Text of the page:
Live Review: Sketch Off! Final 2017, Leicester Square Theatre: Page 2 of 2

If there is one bit of advice I can offer to anyone entering comedy competitions, it is by hook or by crook (or by bribing the producer) get yourself into the second half. I don’t know why but the standard always seems to go up a notch after the interval. Maybe the audience is more warmed up and lively and this helps to give the acts more momentum, but while the first half was good the second half noticeably upped the ante.

Giants did not seem particularly promising - they resemble another off-the-peg male duo – but their opening song, supposedly a Eurovision entry they have written for Norway, immediately had the whole room laughing (it was sometimes the case with other finalists that only bits of the room were laughing extremely loudly – presumably chums of the acts onstage). The lyrics twisted and turned, sending up Europop cliches and cramming in plenty of wordplay-based gags too. They were, however, their own tough act to follow and their subsequent non-musical sketch was not quite as good - although they did show their performance skills by neatly closing down a fan in the front who was too noisy. If their whole ten minutes had been as good as their song they might have won, instead they came second.

Tothill & Wakefield continued the male double act theme, with a mystery spoof that was a bit Sherlock, a bit Agatha Christie and a bit noirish. It was quickfire and sharp in places and, like Love Hard, had more than an echo of Pajama Men about it. But I guess if you are a double act doing a narrative and playing all the characters that’s something you have to live with or overcome by being better than Pajama Men. Tothill & Wakefield were good but not good enough to get a placing.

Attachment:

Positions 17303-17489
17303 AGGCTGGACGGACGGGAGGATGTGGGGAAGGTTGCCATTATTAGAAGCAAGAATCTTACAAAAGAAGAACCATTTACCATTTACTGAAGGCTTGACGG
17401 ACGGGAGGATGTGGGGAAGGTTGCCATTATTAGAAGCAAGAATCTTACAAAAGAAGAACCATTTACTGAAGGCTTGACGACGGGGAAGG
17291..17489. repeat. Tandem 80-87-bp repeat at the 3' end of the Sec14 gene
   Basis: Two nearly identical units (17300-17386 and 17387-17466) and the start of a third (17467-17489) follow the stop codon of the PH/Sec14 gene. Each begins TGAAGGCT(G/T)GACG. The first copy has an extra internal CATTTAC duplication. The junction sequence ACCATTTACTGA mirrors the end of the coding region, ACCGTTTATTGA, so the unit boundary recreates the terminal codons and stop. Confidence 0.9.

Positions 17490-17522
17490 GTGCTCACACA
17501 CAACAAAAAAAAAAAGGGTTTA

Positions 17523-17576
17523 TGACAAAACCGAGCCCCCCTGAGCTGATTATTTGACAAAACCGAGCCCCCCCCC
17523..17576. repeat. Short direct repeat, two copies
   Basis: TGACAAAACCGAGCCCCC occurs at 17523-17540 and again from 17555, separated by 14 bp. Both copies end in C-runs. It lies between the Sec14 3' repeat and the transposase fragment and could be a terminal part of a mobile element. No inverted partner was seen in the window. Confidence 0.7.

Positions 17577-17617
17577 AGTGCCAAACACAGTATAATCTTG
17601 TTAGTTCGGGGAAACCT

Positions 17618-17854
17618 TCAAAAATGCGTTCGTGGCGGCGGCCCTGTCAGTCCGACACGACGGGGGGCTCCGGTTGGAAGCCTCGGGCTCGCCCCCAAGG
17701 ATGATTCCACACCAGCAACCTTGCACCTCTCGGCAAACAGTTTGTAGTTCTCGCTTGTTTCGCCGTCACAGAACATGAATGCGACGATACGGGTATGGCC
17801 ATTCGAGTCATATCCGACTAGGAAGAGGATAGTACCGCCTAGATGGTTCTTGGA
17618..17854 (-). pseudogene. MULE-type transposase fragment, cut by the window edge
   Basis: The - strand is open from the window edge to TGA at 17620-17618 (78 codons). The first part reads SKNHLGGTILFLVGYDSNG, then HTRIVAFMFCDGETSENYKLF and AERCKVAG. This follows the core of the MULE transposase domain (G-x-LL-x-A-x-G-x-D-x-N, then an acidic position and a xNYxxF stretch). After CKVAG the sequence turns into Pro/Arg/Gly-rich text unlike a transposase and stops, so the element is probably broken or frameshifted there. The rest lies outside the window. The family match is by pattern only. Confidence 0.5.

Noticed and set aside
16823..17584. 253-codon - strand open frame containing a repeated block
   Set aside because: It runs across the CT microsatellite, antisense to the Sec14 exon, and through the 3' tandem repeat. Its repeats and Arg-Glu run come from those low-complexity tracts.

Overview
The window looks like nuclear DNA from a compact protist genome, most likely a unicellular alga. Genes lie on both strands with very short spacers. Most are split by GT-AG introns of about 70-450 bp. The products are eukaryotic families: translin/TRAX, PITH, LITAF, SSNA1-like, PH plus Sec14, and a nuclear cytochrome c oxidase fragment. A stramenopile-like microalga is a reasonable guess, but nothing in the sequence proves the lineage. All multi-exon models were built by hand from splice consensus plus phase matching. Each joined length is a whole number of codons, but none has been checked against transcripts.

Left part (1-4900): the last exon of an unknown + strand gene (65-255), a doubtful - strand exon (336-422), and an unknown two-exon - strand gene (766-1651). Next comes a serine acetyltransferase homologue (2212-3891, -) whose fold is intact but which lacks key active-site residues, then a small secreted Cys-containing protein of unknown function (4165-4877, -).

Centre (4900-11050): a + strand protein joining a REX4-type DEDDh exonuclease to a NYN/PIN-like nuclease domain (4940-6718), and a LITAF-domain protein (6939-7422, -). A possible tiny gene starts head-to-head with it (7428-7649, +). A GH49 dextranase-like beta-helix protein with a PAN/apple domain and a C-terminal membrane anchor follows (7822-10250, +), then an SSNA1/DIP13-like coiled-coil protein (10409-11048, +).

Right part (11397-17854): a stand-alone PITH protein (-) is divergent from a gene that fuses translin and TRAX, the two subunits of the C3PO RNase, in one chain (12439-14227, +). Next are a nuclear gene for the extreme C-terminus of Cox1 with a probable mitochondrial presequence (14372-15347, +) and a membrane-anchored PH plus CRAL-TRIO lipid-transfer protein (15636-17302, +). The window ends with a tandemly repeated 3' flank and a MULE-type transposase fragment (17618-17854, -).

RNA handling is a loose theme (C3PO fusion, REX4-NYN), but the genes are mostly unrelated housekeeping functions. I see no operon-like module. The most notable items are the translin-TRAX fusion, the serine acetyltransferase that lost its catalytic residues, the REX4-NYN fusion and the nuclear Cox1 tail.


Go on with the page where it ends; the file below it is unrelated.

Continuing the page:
Muriel (pictured), on the other hand, felt like winners from the moment they strutted onstage in matching green tracksuit tops. The female trio just seemed to have that spark and charisma - they looked less like a sketch group and more like a post-feminist girl band with attitude, or part of the cast of Fleabag. They just had that special something and their main sketch in which they pretended to be an improv group and parodied various impro tropes lived up to expectations. They were also one of the few acts to acknowledge current affairs, imagining a NASA job interview sketch in the post-Trump world. It was no surprise that they won. What was more surprising was that afterwards I found out that this was only their sixth gig. 

After Muriel’s knockout turn the final act, duo Hurt and Anderson, was also pretty good and covered similar topical ground. They had some effective gags about millennials and their conversation between Facebook and Twitter was certainly a stand-out moment. On another night they might have notched up a placing.

This was certainly a strong final with no duff acts. And well done to Lenny Beige for keeping the energy levels up and pointing out that shows with an “Off” in the title tend to be good. Now that the BBC has lost The Great British Bake Off maybe they should replace it with The Great British Sketch Off.  


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